Twenty-five years after it first opened in theaters, "Back to the Future" continues to light up Bob Gale's life. Literally. The franchise creator and scribe keeps a Mr. Fusion prop that has been turned into a lamp.
And, metaphorically at least, Gale has had many an occasion recently to flip on some "BTTF" illumination, as the 25th anniversary of that first film arrived this year. To celebrate the creation of the greatest film ever made in the history of this world or any other world (that's a fact, end of story), Universal has released a special Blu-ray trilogy pack, and Gale has been making the media rounds.
Recently, Gale called up MTV News, and after I stopped drooling into the receiver, we got down to our nerdy business. In a wide-ranging conversation, he spoke about gigawatts and speed limits, prequels and sequels, Easter eggs and quotable lines, Eric Stoltz and Michael J. Fox.
MTV: There's always the debate among fans about which movie is the best of the trilogy. If I forced you to choose, what's your favorite?
Bob Gale: I would have to say No. 1 because it's complete in itself. It changed my life in oh so many ways. But the second one took the most chances, and my slightly twisted sense of humor with the 1985 alternate world, I love all that. And the riff of going back into the original movie was so cool. And the third one was the most fun to make, riding around on a train, wearing a Stetson was a blast.
MTV: OK, let's geek out for a minute. 1.21 giggawats. Why 1.21? Why not 1.22 or 2.21?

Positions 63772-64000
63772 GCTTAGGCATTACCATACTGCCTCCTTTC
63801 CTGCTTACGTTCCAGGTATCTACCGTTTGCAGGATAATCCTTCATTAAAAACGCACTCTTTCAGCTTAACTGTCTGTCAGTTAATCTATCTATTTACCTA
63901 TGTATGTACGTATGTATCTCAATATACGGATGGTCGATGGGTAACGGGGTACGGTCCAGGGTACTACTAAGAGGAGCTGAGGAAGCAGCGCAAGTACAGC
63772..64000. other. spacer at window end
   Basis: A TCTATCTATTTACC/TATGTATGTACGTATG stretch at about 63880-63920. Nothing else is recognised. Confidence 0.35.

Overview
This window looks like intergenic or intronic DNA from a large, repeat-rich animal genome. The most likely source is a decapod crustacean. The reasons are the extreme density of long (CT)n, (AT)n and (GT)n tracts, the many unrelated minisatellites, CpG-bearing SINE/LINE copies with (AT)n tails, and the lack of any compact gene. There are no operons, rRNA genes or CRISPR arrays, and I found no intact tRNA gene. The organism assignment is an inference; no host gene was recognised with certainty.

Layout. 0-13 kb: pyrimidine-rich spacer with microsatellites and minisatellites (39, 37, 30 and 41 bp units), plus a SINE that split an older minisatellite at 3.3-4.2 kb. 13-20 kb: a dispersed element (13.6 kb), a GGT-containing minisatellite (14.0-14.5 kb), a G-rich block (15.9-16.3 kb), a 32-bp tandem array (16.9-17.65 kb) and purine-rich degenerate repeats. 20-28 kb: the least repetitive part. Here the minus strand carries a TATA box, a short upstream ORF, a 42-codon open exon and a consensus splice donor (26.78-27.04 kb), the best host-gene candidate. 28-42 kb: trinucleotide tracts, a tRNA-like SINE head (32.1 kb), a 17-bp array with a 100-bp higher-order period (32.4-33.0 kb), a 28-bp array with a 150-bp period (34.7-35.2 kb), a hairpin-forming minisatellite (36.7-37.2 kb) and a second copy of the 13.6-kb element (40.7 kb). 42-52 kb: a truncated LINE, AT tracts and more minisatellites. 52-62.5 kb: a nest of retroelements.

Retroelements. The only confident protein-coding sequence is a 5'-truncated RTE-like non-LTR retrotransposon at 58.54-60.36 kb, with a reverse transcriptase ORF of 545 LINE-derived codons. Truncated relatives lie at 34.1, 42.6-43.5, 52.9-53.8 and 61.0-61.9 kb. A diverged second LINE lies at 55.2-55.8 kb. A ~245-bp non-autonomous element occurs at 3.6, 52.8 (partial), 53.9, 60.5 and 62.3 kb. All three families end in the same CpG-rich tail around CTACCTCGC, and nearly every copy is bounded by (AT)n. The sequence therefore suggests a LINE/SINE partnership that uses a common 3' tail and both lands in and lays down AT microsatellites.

Gale: We did some research, and I think it's relatively accurate. 1.21 sounded good. It is like, why 88 miles per hour? It's easy to remember. As a writer, you want to find the words that'll sound right so it'll be stuck in the audience's mind. The electrical engineer we spoke with about how much electricity is in a lightening bolt, he pronounced it jig-a-watt. We'd never heard the term before. You can call it gig-a-watt or jig-a-watt. They're both correct. I actually misspelled it in the script, and spelled it jigowatt. That's why Doc and Marty pronounce it that way.
MTV: So for 88 miles per hour, was there any sort of pseudo-science behind it, or it just sounded good?
Gale: No, but it was something people had to remember. It had to be over the speed limit so that someone wouldn't actually drive the car that fast.
MTV: The last name McFly — was that always the family's last name? Or did you guys suddenly strike upon it?
Gale: [Director and co-writer] Bob Zemeckis came up with that. It wasn't always the name. We would sit around and throw out names, and McFly came out of Bob's mouth. "McFly? McFly? Yeah that sounds good. Let's use that."
MTV: The movie is ridiculously quotable. Is there one line that you didn't think would catch on but now you hear all the time?
Gale: "What are you looking at butthead?" And "Hello, anybody home?" We didn't think much about it, but the cadence is so great. The line itself is meaningless, but it's something else with Biff's spin on it.